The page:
All patients were investigated with renal ultrasound scan at presentation or early in the clinical course. Abnormalities were detected in 14 patients and included six dysplastic, three pelvic, two malrotated kidneys, and one each of crossed fused ectopia, horseshoe, and multi-cystic kidney (Supplemental Table 1, Supplemental Figure 1). A micturating cystourethrogram (MCUG) was performed in two male patients, one with a left pelvic kidney and hydronephrosis in the right kidney, and the other with bilateral renal dysplasia, which demonstrated vesicoureteral reflux (VUR) grade V and II (patient 3 and 23, Supplemental Figure 2A). DMSA (dimercaptosuccinic acid) scan was performed in three patients for assessment of split function, which demonstrated reduced differential renal function in two (patient 22 and 23, Supplemental Figure 2B). All of these abnormalities were managed conservatively. Four sibling sets were included in our study cohort, of which one pair had small dysplastic kidney in one sibling, which was further assessed by magnetic resonance (MR) imaging (patient 10, Supplemental Figure 3A and B). While most patients with severe phenotype had renal abnormalities, these were also detected patients with classic FA or with an otherwise subtle phenotype. There was no obvious correlation between kidney abnormality and mutational genotype.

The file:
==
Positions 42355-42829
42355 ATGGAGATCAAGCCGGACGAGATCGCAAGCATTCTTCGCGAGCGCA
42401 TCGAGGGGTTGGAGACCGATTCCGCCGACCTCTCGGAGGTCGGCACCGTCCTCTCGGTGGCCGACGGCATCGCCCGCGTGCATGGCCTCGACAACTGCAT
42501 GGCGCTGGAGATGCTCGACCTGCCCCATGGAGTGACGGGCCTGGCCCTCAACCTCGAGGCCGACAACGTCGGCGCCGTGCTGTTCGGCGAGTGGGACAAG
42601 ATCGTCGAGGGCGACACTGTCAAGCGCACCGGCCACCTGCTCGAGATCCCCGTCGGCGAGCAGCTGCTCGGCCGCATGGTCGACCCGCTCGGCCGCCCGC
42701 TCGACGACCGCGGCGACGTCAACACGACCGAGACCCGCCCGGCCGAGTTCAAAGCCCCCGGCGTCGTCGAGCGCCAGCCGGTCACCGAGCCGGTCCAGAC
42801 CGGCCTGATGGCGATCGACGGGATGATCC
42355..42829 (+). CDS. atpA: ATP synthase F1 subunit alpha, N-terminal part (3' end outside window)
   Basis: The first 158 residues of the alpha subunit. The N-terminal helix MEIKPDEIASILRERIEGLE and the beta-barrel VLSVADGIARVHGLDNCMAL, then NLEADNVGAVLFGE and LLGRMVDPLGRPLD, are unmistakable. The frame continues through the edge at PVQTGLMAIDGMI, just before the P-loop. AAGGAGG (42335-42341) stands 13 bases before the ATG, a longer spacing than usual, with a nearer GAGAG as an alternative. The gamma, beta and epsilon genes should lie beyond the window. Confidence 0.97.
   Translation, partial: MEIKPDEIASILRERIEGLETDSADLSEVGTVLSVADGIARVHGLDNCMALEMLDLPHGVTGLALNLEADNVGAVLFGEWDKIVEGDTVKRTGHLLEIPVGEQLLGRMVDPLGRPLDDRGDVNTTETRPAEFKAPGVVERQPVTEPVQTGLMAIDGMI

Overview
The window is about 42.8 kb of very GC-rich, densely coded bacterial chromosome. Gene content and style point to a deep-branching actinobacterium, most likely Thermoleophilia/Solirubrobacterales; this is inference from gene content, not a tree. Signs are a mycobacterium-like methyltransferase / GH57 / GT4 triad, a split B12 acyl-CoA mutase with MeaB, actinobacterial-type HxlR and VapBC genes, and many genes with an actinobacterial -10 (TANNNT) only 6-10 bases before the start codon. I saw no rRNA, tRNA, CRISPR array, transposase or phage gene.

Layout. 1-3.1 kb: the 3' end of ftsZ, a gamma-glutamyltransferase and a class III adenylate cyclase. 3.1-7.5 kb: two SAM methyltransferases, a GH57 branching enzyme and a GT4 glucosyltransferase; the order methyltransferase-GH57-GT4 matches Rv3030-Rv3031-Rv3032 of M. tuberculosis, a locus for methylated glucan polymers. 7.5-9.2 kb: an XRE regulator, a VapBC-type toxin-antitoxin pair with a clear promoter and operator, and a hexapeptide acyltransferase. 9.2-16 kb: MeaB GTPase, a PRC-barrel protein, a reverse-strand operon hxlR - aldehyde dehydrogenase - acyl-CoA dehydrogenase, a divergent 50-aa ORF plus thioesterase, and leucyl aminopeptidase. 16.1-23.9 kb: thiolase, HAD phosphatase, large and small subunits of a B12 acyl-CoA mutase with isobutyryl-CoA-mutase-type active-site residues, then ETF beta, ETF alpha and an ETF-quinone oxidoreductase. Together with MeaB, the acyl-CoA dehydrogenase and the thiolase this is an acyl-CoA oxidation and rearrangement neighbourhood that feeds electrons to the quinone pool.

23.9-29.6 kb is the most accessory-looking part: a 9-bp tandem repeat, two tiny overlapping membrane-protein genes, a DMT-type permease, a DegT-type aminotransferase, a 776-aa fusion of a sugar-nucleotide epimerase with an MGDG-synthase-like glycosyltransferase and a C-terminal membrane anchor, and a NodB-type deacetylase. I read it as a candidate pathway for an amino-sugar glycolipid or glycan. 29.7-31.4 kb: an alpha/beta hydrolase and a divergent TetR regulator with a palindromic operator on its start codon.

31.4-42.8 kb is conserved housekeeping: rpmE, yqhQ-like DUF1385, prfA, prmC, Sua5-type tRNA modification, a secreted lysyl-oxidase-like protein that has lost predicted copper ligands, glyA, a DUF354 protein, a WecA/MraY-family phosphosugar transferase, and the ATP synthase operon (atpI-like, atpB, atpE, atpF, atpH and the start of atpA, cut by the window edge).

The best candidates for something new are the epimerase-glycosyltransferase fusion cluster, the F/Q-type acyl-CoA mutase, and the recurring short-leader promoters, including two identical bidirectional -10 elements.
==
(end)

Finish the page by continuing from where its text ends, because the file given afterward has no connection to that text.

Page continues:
Six patients had proven urinary tract infections (UTIs) in early childhood, requiring antibiotic treatment followed by prophylaxis. All patients with UTIs had abnormal anatomy on imaging, with MCUG findings documenting VUR in two male patients (patient 3 and 23), and reduced asymmetric kidney function on DMSA scanning in one patient (patient 22). The other three patients with UTIs had small dysplastic kidneys and a recto-vaginal fistula, horseshoe kidney, and fused ectopic kidneys (patients 1, 2, and 4).

Renal function at diagnosis

At diagnosis, chronic kidney disease (CKD) was noted in two cases. One case with severe phenotype and death from rapid leukaemic transformation had renal dysplasia on ultrasound scan with an estimated glomerular filtration rate (eGFR) of less than 15 ml/min/1.73m2 at presentation (patient 3) [10]. The second case, also with severe phenotype including complex heart disease, had a left pelvic kidney with an eGFR of 30 ml/min/1.73m2. The level of renal function improved with management of the infant’s complex clinical needs including gut and heart surgery (patient 2).

Renal complications during HSCT